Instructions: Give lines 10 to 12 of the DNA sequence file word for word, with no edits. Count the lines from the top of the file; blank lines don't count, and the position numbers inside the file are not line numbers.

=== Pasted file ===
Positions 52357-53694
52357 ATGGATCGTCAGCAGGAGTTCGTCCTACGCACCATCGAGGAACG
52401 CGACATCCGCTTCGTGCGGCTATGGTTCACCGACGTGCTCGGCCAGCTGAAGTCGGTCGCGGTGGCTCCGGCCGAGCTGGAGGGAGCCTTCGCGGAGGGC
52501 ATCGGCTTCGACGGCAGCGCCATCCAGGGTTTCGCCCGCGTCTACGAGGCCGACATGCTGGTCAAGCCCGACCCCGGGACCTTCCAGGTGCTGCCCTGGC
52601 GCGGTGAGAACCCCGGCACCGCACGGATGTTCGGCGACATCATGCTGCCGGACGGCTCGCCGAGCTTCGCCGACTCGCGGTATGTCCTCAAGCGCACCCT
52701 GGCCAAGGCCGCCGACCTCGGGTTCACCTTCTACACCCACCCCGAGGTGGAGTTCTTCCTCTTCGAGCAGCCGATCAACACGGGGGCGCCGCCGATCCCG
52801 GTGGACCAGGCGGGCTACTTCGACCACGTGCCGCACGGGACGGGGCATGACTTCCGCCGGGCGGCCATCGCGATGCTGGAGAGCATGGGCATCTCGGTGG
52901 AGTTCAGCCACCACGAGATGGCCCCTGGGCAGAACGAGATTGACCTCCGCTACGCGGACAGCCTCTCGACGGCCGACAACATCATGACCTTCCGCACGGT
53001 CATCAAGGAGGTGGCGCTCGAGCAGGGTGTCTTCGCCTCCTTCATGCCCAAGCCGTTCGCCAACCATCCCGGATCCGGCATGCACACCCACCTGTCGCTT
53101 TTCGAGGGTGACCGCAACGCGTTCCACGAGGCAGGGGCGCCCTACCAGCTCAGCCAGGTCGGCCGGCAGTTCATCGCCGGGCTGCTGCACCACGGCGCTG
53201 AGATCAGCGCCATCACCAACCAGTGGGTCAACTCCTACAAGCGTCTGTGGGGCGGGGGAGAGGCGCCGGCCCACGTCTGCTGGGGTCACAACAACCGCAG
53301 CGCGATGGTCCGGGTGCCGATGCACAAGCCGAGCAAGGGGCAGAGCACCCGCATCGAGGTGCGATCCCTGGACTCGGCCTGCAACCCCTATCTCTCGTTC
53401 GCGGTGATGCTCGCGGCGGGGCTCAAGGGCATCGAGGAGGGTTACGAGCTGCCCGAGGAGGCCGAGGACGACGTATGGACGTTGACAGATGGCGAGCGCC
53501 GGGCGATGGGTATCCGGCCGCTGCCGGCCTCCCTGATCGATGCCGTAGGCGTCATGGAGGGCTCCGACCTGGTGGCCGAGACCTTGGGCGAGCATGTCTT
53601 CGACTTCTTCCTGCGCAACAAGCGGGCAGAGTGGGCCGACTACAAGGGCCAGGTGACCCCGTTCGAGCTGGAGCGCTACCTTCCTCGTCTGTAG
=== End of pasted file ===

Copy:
53101 TTCGAGGGTGACCGCAACGCGTTCCACGAGGCAGGGGCGCCCTACCAGCTCAGCCAGGTCGGCCGGCAGTTCATCGCCGGGCTGCTGCACCACGGCGCTG
53201 AGATCAGCGCCATCACCAACCAGTGGGTCAACTCCTACAAGCGTCTGTGGGGCGGGGGAGAGGCGCCGGCCCACGTCTGCTGGGGTCACAACAACCGCAG
53301 CGCGATGGTCCGGGTGCCGATGCACAAGCCGAGCAAGGGGCAGAGCACCCGCATCGAGGTGCGATCCCTGGACTCGGCCTGCAACCCCTATCTCTCGTTC